I agree with @happybeing

This is a forum.

The very definition of forum is a place of discussion.

I cant stand it when people on forums say things like ‘this has been asked a million times before’ and insinuating it shouldn’t be asked (for *** sake that’s like trying to control what people talk about, its ***** ridiculous, what is this North Korea???) etc.

There are two solutions to this 1, get over it. People will always ask questions, the same ones, over and over again. Either help them out by linking to where its been answered before, answer it yourself or mind your own business and ignore it or 2, The forum can smarten up and do what other forums do by redirecting the forum post to a similar one for anyone subscribed to it and then deleting it. does this really well.

Its all really simple and guess what not all people can understand technical terms even if they do find that information.

— edit by @polpolrene f-words not allowed" —

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Seeing how this conversation has turned towards the forum guidelines:

"Improve the Discussion

Help us make this a great place for discussion by always working to
improve the discussion in some way, however small. If you are not sure
your post adds to the conversation, think over what you want to say and
try again later.

The topics discussed here matter to us, and we want you to act as if
they matter to you, too. Be respectful of the topics and the people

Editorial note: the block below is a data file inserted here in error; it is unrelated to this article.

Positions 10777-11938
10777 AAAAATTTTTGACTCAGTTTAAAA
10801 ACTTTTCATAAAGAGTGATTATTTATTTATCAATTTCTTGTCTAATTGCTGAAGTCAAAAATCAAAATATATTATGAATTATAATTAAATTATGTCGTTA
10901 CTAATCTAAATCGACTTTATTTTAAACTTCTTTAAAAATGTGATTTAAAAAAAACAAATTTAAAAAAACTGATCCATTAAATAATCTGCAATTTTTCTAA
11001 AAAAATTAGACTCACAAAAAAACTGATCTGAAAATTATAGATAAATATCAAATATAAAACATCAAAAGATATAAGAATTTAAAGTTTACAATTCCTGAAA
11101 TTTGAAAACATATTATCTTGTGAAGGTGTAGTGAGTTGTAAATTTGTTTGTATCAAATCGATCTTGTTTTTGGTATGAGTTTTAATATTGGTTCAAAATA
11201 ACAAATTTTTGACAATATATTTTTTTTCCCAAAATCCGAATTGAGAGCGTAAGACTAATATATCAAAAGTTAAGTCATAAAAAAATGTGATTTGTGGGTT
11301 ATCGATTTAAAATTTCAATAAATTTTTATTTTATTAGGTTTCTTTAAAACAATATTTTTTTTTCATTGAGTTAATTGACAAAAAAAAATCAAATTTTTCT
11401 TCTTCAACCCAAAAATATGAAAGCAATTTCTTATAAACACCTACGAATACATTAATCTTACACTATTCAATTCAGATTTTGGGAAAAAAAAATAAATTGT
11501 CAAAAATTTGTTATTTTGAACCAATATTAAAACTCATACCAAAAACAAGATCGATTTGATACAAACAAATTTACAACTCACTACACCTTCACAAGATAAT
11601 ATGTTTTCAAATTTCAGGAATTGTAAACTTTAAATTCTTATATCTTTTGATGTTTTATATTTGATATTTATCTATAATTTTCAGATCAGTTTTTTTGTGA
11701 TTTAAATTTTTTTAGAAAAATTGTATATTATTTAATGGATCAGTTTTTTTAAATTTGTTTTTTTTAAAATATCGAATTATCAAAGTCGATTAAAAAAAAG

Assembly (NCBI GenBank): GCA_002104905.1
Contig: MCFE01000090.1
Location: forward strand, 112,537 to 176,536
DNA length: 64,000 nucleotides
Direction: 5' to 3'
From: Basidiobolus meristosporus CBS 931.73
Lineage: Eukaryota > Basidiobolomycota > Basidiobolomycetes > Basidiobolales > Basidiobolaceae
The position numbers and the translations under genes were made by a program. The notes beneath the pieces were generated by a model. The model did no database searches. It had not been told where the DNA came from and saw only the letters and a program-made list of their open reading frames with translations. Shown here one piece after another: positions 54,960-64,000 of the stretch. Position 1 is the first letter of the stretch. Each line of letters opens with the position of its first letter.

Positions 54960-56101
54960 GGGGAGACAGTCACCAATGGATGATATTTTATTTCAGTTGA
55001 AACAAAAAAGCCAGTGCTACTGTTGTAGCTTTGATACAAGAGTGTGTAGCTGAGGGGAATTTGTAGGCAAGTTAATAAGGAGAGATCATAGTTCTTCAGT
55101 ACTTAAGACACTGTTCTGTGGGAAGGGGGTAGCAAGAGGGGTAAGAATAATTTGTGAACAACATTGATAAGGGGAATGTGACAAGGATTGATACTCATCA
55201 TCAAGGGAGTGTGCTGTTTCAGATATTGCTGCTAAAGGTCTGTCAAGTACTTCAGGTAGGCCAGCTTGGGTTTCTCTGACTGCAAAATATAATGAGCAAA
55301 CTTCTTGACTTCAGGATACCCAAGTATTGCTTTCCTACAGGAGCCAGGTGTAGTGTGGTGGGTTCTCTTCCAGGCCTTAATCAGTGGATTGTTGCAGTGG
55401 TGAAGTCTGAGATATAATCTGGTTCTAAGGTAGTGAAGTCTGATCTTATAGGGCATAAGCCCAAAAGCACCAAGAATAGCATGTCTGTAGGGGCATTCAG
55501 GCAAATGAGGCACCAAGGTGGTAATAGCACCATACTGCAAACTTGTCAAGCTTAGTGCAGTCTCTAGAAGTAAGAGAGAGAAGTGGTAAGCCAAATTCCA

discussing them, even if you disagree with some of what is being said.

One way to improve the discussion is by discovering ones that are
already happening. Please spend some time browsing the topics here
before replying or starting your own, and you’ll have a better chance of
meeting others who share your interests."

I added the bold to highlight my point.


"Questions? Try Search and check the FAQ, or just Ask

Asking questions is a great way to learn and is encouraged here -
there is no such thing as a stupid question (but don’t take that as
challenge!) and this is a friendly community of people who like to share
what they know and help others discover the amazing features of SAFE
Network. Many things will have already been covered, so you can also use
search, or look in the FAQ, to find answers to your questions, and this
is another great way to learn from the many discussions about SAFE
Network and related topics."

EDIT: Added the bold

Everybody is free to flag a topic. You can leave a comment about why you flagged it. So when you see a topic and you think that discussion is already happening somewhere, or you think that someone posts a topic in the wrong category etc. feel free to flag it. One of the mods will look into it. If things are unclear, even more of us will look at it. No problem.


Hmmm, this inspired a lot of discussion…

I see there is a challange here with communicating with non tech nerds (as you understood from my question I am not super into all the technical terms).